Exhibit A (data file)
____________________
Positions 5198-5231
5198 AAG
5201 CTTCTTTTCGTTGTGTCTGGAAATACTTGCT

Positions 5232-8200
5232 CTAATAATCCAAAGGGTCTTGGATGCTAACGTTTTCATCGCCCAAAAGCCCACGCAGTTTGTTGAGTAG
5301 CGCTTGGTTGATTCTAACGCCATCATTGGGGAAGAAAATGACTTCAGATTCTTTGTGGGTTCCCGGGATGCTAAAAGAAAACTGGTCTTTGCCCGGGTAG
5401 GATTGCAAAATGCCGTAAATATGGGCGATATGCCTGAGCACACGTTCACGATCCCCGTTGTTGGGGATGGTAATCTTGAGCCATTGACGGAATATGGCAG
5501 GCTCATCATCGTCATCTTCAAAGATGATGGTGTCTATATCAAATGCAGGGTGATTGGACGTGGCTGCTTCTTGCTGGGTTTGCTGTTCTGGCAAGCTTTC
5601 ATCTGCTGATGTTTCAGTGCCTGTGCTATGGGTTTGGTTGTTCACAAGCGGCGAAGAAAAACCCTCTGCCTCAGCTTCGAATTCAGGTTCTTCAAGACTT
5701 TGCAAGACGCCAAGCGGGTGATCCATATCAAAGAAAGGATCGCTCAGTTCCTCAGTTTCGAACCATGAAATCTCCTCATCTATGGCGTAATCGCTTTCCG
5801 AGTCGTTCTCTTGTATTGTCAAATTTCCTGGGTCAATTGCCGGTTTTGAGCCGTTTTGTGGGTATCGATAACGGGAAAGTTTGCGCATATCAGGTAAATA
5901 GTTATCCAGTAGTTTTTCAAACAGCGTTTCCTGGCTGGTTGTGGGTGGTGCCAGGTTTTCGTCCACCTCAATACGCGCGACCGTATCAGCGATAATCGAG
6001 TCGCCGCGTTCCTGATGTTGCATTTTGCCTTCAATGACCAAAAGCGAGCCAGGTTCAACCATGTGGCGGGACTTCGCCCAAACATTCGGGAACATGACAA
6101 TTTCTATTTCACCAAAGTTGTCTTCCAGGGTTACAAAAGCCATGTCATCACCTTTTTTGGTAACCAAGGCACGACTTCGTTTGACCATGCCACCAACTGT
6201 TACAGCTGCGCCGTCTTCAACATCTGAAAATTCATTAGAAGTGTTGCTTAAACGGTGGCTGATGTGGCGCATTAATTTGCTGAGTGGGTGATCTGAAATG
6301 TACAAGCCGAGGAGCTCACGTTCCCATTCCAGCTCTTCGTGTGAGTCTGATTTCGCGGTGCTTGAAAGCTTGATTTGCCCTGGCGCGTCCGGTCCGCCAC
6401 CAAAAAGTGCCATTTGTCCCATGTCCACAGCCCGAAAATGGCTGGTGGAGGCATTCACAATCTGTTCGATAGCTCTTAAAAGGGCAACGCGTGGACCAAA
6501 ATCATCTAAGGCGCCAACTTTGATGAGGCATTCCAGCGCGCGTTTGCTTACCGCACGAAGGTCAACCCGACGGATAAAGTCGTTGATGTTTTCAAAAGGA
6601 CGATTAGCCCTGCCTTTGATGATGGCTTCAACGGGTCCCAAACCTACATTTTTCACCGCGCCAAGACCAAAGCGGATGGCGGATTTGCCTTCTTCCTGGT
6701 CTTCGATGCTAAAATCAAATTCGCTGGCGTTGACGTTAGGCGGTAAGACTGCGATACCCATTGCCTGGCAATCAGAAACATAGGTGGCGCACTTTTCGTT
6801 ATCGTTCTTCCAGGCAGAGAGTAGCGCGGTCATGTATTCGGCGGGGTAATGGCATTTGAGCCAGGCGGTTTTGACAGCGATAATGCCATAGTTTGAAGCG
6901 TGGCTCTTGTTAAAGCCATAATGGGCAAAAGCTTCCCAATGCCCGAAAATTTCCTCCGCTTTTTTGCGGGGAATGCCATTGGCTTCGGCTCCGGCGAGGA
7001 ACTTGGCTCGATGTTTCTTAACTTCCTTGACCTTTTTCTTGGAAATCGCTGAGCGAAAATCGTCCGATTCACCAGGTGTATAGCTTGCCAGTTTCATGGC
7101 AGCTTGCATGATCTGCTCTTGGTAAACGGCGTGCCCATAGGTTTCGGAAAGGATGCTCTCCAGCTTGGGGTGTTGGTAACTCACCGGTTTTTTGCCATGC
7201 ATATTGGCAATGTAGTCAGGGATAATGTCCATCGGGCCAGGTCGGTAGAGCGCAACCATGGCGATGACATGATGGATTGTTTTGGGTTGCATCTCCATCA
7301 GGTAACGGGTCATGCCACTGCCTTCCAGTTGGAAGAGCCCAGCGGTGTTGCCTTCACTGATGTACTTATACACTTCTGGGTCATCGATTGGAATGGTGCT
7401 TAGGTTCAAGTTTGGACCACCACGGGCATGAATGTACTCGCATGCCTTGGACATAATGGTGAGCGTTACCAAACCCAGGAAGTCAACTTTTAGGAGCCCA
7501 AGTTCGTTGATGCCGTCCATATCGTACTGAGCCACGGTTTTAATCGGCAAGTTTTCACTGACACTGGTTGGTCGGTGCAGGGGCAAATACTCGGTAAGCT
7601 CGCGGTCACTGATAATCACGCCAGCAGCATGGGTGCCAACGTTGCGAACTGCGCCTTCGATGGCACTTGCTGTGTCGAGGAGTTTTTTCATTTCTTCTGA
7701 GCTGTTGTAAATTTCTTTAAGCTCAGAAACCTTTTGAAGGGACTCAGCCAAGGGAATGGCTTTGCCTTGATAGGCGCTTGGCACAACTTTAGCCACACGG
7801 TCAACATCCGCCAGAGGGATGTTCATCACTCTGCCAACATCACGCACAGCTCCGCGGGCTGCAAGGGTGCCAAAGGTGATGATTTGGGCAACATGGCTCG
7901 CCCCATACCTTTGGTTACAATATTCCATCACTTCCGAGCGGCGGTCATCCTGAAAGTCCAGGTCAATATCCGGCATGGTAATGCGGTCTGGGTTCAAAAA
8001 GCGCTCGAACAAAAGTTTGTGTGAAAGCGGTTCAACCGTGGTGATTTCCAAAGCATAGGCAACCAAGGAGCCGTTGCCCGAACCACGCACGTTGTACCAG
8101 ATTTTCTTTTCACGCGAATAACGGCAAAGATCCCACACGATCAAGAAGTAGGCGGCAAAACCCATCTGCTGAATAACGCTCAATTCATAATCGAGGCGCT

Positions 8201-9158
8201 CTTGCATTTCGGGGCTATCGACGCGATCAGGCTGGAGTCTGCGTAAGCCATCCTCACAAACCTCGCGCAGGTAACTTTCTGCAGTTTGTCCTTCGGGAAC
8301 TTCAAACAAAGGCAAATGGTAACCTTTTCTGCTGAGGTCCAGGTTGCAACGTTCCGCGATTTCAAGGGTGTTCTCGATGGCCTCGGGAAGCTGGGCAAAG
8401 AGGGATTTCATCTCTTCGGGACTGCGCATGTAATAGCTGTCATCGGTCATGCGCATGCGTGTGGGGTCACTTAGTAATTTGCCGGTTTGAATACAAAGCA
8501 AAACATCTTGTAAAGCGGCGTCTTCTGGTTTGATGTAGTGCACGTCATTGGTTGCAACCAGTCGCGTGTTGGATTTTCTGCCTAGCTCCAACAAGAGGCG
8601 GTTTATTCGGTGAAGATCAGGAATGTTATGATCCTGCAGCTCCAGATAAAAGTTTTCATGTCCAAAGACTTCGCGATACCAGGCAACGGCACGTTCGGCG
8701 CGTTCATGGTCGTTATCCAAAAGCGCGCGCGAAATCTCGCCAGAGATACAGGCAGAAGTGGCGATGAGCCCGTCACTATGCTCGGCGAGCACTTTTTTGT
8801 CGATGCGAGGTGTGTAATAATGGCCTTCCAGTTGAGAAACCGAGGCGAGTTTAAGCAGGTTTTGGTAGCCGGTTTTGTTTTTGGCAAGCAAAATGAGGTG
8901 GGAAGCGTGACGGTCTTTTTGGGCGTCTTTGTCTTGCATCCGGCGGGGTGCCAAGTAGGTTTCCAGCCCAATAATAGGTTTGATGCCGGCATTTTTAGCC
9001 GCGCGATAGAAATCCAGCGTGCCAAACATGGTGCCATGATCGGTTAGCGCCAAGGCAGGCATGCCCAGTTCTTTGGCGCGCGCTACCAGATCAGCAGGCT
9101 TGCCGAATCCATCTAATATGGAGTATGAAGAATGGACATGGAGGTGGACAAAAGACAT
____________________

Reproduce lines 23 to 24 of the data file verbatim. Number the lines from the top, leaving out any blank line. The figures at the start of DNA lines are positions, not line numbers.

7001 ACTTGGCTCGATGTTTCTTAACTTCCTTGACCTTTTTCTTGGAAATCGCTGAGCGAAAATCGTCCGATTCACCAGGTGTATAGCTTGCCAGTTTCATGGC
7101 AGCTTGCATGATCTGCTCTTGGTAAACGGCGTGCCCATAGGTTTCGGAAAGGATGCTCTCCAGCTTGGGGTGTTGGTAACTCACCGGTTTTTTGCCATGC